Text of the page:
1PE 4:14 If you are reviled for the name of Christ, you are blessed, because the Spirit of glory and of God rests upon you.

 

1PE 4:15 By no means let any of you suffer as a murderer, or thief, or evildoer, or a troublesome meddler;

 

1PE 4:16 but if anyone suffers as a Christian, let him not feel ashamed, but in that name let him glorify God.

 

ROM 5:1 Therefore having been justified by faith, we have peace with God through our Lord Jesus Christ,

 

ROM 5:2 through whom also we have obtained our introduction by faith into this grace in which we stand; and we exult in hope of the glory of God.

 

ROM 5:3 And not only this, but we also exult in our tribulations, knowing that tribulation brings about perseverance;

 

ROM 5:4 and perseverance, proven character; and proven character, hope;

 

"proven character" - dokimh,[dokime] = testability. Tribulation (testing) makes us able to take steps of faith (patience), and that leads to the strength to handle more tests and experience Christ's life fully.

 

The ability to handle more tests and thus experience Christ's life more fully opens our eyes to the strength that God has put within us, and this makes for hope or confidence in the future. What can mere man do to me? How could we not be grateful for all of it?

 

ROM 5:5 and hope does not disappoint, because the love of God has been poured out within our hearts through the Holy Spirit who was given to us.

 

God has called each of us to realize the fullness of the life of Christ. Remember, He said, abide in Me and I will give you My joy and your joy will be made full. The things of the flesh and the world that we hold on to will limit how much of the life of Christ that we will see in time.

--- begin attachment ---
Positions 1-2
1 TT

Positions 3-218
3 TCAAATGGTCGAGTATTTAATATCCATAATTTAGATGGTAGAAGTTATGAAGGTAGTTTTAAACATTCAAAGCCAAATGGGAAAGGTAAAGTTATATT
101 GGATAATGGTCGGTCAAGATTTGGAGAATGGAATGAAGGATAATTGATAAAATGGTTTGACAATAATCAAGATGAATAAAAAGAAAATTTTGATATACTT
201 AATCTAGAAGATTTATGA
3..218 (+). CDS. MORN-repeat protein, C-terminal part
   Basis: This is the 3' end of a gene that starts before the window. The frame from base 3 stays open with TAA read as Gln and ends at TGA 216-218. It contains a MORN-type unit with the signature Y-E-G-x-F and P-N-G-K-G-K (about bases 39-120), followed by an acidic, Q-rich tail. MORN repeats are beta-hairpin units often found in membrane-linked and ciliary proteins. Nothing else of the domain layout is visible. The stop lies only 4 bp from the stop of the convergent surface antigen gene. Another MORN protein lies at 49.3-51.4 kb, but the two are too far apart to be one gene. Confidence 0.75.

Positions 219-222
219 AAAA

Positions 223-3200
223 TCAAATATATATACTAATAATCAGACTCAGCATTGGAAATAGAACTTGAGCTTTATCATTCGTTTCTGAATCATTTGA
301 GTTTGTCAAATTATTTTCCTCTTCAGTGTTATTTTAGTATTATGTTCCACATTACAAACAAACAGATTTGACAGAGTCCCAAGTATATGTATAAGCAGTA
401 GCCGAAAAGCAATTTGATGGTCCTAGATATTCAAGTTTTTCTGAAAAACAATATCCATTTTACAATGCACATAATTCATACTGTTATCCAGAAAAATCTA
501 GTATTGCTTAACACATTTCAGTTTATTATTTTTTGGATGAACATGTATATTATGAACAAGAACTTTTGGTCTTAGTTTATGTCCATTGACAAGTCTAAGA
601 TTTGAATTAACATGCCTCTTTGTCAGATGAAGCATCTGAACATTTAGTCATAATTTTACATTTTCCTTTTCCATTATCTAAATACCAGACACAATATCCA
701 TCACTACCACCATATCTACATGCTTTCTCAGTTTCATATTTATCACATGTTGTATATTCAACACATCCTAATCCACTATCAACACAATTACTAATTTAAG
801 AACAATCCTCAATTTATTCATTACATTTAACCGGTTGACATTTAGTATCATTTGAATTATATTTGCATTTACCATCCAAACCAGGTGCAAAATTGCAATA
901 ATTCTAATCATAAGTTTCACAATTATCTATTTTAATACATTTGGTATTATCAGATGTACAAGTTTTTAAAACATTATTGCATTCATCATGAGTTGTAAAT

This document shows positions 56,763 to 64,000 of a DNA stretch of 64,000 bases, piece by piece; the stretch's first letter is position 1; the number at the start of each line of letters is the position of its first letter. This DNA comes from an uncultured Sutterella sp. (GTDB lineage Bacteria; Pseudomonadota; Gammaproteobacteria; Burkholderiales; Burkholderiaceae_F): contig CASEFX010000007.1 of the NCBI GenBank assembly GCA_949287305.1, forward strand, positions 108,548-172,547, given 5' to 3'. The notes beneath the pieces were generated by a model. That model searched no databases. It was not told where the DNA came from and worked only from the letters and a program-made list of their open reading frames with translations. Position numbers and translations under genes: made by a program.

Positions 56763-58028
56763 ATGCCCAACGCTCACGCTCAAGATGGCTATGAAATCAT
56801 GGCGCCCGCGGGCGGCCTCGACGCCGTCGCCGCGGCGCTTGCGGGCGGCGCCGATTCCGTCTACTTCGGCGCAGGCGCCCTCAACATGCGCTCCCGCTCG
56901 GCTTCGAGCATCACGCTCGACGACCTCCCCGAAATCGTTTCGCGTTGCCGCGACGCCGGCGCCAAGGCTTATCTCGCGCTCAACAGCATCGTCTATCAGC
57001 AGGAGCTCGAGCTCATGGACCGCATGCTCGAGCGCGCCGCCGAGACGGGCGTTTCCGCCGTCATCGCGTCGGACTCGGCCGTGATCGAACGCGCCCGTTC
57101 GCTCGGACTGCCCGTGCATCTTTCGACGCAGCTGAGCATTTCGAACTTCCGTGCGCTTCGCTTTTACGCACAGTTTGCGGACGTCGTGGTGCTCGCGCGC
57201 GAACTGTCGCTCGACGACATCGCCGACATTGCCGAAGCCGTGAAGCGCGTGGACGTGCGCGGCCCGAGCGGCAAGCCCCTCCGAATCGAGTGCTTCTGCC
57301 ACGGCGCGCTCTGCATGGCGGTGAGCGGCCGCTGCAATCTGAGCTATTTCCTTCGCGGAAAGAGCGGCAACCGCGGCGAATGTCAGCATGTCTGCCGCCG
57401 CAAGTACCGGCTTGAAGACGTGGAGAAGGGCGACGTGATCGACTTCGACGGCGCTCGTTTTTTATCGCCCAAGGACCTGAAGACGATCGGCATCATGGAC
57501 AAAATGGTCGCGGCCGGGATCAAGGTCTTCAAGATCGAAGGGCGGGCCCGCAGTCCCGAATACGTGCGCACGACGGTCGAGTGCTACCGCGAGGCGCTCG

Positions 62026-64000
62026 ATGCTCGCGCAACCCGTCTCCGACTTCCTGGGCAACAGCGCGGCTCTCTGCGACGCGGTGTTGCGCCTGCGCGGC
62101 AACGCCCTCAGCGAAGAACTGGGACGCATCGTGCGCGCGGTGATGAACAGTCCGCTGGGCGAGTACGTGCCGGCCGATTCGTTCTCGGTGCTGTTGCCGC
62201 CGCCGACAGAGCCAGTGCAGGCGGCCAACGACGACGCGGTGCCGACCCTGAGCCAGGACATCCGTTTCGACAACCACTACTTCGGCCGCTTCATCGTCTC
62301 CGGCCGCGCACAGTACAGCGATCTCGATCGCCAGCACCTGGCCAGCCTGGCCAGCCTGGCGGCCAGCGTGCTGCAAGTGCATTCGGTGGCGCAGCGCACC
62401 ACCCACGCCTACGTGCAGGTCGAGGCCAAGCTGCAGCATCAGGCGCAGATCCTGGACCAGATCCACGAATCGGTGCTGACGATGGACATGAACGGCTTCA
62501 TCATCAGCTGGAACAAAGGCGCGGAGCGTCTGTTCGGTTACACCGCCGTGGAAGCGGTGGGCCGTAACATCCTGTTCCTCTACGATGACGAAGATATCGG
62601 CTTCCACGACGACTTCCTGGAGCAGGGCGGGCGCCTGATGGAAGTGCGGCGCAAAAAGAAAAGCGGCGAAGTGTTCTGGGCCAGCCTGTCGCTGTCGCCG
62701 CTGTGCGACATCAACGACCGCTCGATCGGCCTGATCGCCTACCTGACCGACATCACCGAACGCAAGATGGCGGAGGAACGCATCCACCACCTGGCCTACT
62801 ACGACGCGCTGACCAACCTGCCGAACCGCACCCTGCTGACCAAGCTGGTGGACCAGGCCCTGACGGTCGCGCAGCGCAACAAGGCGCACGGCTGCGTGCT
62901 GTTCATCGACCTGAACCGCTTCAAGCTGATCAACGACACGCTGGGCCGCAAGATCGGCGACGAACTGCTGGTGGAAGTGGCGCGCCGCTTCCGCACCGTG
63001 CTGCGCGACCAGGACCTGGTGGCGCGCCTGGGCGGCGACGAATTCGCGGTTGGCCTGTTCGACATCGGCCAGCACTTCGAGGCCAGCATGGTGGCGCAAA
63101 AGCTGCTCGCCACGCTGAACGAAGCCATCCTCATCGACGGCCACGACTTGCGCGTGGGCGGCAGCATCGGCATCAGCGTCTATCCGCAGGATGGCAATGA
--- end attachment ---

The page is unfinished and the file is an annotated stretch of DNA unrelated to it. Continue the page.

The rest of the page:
Our ultimate reward is life lived in the image of Christ. When, in complete dependence upon God, we choose to endure the suffering for His name's sake, then we receive our full inheritance.

 

ROM 8:15 For you have not received a spirit of slavery leading to fear again, but you have received a spirit of adoption as sons by which we cry out, "Abba! Father!"

 

ROM 8:16 The Spirit Himself bears witness with our spirit that we are children of God,

 

ROM 8:17 and if children, heirs also, heirs of God and fellow heirs with Christ, if indeed we suffer with Him in order that we may also be glorified with Him.

 

The compound words: sunkleronomoi (co-heirs), sumpaschomen (co-sufferers), sundoxasthomen (co-glorified) naturally go together. All children are heirs of God, but not all the children suffer and endure with Christ.

 

All of the children are called to suffer for His name's sake, Php 1:29, but not all the children will endure such undeserved suffering. It should cause us to think intently when we see in this verse a dogmatic statement; all children are heirs of God, followed by a conditional statement, if indeed we suffer with Him. Verse 17 states that all the children are heirs, but it also suggests strongly that there is an inheritance that is a co-inheritance with Christ that only those who have suffered as Christ did will enjoy.

 

Since all believers are in union with Him, it would be odd that there would be two inheritances, one with the Father and one with the Son. It is more consistent to understand that there is a part of the inheritance of Christ that only those who have followed Him, and therefore suffered with Him will enjoy. If we understand that the inheritance is not some kind of materialism per se, but a certain character, then this makes perfect sense.

 

If the reward or inheritance were strictly some kind of materialism then this statement would indicate that we are working for it. However, the reward is not something outside of the battle itself. The reward is the experience and the resultant character and strength that it brings.  

 

No one who has not withstood with patience, courage, and faith the undeserved suffering that comes upon a man for the sake of Christ, can know or have the character of it.  

 

Can we only see things as making up the inheritance, or can we also see character and virtue as a great part of our inheritance in Christ? What good is it if I have all the crowns that heaven can offer, but I don't have persevering faith?